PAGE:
AntiWar.com & Agence France Presse & The New Indian Express – 2017-06-20 22:33:07
Americaâ€™s Role in Syrian War Is Widening
Attacks on Government Forces a
Major Shift in US Priorities
Jason Ditz / AntiWar.com
(June 19, 2017) — A growing number of US attacks targeting the Syrian government and militias aligned with the Syrian government are a sign that the US involvement in the Syrian Civil War is widening, and nothing was so indicative of this than yesterdayâ€™s US downing of a Syrian Su-22 bomber.
As a matter of policy, the US has officially supported the idea of regime change in Syria throughout the war, though up until very recently, their military involvement within Syria had been all but exclusively focused on attacking ISIS forces, with some strikes against al-Qaeda forces as well.
The support for regime change was limited to CIA arms smuggling schemes for rebels, and the fact that this often conflicted with the Pentagonâ€™s military operations focusing on fighting against Islamist rebel factions has fueled some tension in recent years.
The sudden US military involvement in attacking Syrian government forces doesnâ€™t make the US agenda any simpler, and rather leaves the Pentagon fighting against a growing array of rivals, with danger of a direct military conflict against Russia growing all the time.
US Repositioning Aircraft Over Syria
Amid Growing Russia Tensions
Jason Ditz / AntiWar.com
(June 19, 2017) — In a move that appears to have been directly precipitated by Russiaâ€™s warning about US warplanes being treated as â€œtargetsâ€ earlier in the day, Central Command (Centcom) has announced that they are repsositioning US aircraft that are deployed inside Syria.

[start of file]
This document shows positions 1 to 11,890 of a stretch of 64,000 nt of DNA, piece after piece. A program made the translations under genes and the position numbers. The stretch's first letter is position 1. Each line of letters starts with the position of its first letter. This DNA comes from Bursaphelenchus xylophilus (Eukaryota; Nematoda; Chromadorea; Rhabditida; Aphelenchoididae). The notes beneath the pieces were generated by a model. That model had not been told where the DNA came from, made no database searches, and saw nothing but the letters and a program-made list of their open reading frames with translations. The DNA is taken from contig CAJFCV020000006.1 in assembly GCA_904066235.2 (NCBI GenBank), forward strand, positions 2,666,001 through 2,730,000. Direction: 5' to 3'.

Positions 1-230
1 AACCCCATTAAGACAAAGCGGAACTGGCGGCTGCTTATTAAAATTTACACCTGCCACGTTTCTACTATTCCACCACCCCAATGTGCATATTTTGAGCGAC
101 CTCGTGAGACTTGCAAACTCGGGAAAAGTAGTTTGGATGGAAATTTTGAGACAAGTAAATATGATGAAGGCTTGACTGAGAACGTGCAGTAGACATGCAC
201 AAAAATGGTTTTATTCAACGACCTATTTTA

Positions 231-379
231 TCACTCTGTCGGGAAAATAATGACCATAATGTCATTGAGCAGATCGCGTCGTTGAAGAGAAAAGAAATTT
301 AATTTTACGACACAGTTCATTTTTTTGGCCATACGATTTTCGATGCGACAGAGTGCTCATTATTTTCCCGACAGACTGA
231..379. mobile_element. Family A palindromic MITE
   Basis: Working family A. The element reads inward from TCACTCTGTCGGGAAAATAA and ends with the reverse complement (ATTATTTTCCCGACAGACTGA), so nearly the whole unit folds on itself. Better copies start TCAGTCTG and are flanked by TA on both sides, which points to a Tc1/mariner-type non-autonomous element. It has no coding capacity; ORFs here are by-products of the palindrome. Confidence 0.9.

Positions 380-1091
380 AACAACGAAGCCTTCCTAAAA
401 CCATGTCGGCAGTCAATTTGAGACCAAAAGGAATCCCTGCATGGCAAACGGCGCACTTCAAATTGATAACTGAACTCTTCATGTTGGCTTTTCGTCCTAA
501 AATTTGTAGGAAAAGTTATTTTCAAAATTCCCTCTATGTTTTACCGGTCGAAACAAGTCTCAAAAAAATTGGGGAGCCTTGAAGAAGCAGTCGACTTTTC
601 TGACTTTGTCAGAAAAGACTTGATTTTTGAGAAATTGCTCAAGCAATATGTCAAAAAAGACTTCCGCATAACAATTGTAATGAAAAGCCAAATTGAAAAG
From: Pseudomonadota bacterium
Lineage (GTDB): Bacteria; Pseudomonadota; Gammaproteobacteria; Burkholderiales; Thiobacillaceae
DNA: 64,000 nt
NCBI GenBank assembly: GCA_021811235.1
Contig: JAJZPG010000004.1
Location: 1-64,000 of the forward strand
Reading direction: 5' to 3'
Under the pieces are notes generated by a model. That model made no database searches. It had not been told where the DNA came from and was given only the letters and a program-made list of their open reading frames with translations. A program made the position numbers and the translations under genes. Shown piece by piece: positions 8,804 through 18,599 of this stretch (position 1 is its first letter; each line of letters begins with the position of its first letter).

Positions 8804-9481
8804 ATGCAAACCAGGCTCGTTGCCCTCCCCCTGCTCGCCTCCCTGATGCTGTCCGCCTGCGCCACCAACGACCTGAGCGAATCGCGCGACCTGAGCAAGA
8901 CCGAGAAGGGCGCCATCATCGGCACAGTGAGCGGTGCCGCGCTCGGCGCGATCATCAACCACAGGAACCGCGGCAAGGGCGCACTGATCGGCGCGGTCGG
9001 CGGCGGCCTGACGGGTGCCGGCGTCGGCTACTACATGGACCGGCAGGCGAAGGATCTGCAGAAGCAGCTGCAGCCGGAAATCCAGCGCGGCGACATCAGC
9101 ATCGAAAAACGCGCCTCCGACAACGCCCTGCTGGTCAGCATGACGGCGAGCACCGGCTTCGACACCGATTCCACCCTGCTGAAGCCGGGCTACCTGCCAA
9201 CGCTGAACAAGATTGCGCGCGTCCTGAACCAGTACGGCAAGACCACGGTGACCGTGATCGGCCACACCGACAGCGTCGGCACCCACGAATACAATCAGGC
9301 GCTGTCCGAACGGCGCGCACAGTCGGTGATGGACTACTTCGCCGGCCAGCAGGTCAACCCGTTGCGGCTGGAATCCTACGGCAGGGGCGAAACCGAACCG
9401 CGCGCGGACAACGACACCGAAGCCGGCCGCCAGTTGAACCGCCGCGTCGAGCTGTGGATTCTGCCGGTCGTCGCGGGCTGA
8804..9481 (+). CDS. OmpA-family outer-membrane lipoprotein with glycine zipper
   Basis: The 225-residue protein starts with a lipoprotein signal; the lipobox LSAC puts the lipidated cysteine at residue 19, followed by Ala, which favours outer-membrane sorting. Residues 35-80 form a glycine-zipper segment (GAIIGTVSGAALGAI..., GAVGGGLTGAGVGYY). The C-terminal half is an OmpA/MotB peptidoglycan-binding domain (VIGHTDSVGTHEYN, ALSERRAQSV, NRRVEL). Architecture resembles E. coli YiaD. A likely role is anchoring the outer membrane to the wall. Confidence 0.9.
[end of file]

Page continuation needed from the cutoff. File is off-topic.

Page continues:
While Centcom cited â€œrecent encountersâ€ with Syrian and Russian planes, they didnâ€™t directly draw a link between this and Russiaâ€™s own threats, which followed the US shooting down a Syrian military aircraft, and amounted to warning the US to keep its planes out of all parts of Syria except for the Kurdish territory and ISIS-held parts being contested by the Kurds. In conceding the move was about ensuring the safety of aircrews, however, Centcom effectively conceded it was Russia related.
This has been a long-standing concern since both the US and Russia started having their own aerial operations inside Syria, with serious concern that they would conflict and lead to clashes. So long as they were both targeting ISIS and al-Qaeda, that risk was limited.
With the US increasingly shifting its aerial focus to attacking pro-government forces in Syria, instead of just ISIS, the risk is also growing substantially, as Russiaâ€™s comments today make it clear they donâ€™t intend to let the US attack Syrian government targets with impunity.
America’s Widening Role in Syria’s Civil War
Agence France Presse & The New Indian Express
WASHINGTON (June 20, 2017) — The unprecedented US downing of a Syrian regime warplane highlights the rapidly shifting dynamic in the six-year conflict where President Donald Trump has given American commanders a freer rein in the battlefield.